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svengoossens2
Posts: 6
Registered: ‎03-20-2012

MIG Reference Design on ML605 Board

After 2 days of debugging my custom MIG design (DDR3, on an ML605), which at seemingly random times didn't complete the write leveling initialization step, I came across this answer document:

MIG Reference Design for ML605 Board Fails Calibration During Reconfiguration

 

The answer record describes a potential problem with the MIG reference design during initialization:

 

These failures are a result of a voltage spike occurring on the VCC15V rail during reconfiguration, which causes an Over-Voltage (OV) Fault to occur on the TI Power Controller. This temporarily shuts off power to the DDR3 1.5V power rail during reconfiguration, which then causes the incorrect DDR3 initialization sequence, and then causes various stages of calibration to fail.

 

As far as I understand, this means that the voltage rails for the DDR module are not stable right after reconfiguration. To work around this issue, I added a large (~2 second) delay to the IODELAY_CTRL reset signal. This results in delay of the initialization until way after the reconfiguration completes. I have a few questions about this issue and the workaround:

 

1) Does anyone have experience with this issue? I searched the forums but I couldn't find any posts related to it.

 

2) The issue seems to be temperature related: the higher the die temperature readout, the higher the chance of an initilization failure. In my specific case, the workaround seems to be successful up to a die temperature of 42 degrees. Is the two second delay insufficient to avoid the voltage spikes effect?

 

3) The MPMC does not seem to have this problem on the ML605, so there is a way around the issue that does not require raising the OV fault threshold in the TI Power Controller as proposed in the anwser record. Any clues on how it was solved in this block?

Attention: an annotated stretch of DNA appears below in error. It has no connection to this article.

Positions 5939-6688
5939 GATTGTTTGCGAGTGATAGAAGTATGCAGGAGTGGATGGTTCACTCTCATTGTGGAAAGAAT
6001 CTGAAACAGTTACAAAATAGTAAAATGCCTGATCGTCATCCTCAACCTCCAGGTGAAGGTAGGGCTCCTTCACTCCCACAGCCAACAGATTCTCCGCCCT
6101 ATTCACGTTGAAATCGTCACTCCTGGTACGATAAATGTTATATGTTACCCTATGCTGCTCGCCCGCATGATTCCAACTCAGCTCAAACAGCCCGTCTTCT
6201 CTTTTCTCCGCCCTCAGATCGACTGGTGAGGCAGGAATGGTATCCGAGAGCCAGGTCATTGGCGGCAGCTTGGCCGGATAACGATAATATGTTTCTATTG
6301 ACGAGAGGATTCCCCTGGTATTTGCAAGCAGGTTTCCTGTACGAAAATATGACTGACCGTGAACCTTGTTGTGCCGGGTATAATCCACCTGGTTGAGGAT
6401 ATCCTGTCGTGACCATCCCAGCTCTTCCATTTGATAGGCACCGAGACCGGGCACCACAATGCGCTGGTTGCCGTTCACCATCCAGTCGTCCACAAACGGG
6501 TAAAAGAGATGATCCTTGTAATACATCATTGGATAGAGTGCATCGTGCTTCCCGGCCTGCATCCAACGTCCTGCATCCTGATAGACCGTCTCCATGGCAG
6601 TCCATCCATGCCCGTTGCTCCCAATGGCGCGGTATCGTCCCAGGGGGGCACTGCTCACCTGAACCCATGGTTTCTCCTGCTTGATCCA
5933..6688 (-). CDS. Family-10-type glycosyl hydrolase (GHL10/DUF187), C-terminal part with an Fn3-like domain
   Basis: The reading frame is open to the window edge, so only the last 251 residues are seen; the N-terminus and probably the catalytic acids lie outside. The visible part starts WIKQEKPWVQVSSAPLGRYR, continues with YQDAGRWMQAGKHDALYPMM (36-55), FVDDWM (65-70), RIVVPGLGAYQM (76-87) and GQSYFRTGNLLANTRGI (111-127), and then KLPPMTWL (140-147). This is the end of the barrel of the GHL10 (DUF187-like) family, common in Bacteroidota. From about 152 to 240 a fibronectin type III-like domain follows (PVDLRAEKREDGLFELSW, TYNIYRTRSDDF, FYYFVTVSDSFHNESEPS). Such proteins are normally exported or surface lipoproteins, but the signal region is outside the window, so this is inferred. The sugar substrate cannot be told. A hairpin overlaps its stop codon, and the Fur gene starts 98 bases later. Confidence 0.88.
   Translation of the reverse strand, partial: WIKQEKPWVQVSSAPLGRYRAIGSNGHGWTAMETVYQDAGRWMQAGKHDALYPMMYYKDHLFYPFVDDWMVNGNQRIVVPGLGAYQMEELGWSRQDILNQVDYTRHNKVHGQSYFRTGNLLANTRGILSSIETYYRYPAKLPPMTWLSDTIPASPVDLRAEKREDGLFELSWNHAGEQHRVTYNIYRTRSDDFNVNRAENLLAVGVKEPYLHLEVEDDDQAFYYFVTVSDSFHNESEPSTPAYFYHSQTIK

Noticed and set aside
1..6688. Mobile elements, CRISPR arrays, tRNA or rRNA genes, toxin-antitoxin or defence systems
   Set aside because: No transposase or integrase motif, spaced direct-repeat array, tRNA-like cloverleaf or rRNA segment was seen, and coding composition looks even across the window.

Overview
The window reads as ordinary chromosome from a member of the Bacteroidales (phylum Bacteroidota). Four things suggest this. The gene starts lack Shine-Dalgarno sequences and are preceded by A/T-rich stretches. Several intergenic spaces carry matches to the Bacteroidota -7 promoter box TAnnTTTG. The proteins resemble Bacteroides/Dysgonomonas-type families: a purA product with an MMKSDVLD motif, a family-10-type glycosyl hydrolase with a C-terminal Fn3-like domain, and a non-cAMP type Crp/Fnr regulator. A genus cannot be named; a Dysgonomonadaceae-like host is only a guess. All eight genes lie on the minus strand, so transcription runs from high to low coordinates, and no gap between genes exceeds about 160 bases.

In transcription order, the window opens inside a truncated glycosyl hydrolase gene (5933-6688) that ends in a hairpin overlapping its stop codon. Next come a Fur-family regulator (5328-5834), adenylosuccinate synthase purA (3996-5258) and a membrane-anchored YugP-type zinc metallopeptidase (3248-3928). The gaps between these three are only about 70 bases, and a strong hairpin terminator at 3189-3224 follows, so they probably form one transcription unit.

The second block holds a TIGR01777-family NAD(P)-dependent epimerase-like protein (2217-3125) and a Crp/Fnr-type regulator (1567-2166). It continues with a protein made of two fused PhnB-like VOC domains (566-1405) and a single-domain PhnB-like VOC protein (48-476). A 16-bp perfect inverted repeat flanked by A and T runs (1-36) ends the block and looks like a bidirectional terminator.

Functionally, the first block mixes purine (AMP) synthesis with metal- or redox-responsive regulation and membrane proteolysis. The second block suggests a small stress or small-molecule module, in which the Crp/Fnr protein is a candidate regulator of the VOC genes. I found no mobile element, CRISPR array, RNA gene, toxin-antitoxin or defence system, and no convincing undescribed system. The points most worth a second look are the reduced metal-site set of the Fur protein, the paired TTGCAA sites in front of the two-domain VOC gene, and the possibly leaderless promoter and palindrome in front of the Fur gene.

Visitor
jschmitz_dup2
Posts: 7
Registered: ‎04-05-2012
0

Re: MIG Reference Design on ML605 Board

The AR that you cite, 39767, has a complete and permanent solution to this problem for the board: adjust the overvoltage fault threshold as described.  That's the best way to solve this problem.

Visitor
svengoossens2
Posts: 6
Registered: ‎03-20-2012
0

Re: MIG Reference Design on ML605 Board

Thanks! I am aware of the offered solution, and we are currently waiting for the usb-to-gpio tool to increase the threshold voltage.

 

However, I was hoping to learn why delaying the PHY initialization isn't enough to mitigate the effects of the spike protection.

 

For example, I am now looking at an FGPA programmed with the reference MIG design ( downloaded from this page: http://www.xilinx.com/products/boards/ml605/reference_designs.htm ). The 4'th GPIO led is not on, i.e. phy_init_done is not raised. Intuitively, pressing the cpu_reset button (which is connected  to the sys_rst according to the UCF file), should reset the entire MIG and DDR, and re-start the initialization. Since this time round the FPGA is not being reconfigured, there should be no voltage spikes and initialization should succeed. However ,this is not the case: no matter how many times I attempt to reset, phy_init_done is never raised.

 

Is there something that could explain this behaviour?

Visitor
svengoossens2
Posts: 6
Registered: ‎03-20-2012
0

Re: MIG Reference Design on ML605 Board

A small follow-up: Using our new USB-to-GPIO toy we got some new insight in the exact nature of the problem:

 

power_behaviour_graphs.gif

 

The graph in the top-left corner shows the 1.5V rail voltage. It is nice and constant until the over-voltage protection kicks in. The power on this rail is completely switched off, depriving the DDR module of any power. Switching the board off and on is the only way we could escape from this state. This ixplains why resetting the MIG Reference design has no effect.

 

We have increased the over-voltage protection threshold, and now it seems to work fine.

 

There is just one mystery left: why doesn't this happen more often, for example, when loading a MIG-based MPMC onto the device? The chances of seeing the problem aren't too high, but once it happens, the DDR becomes completely useless.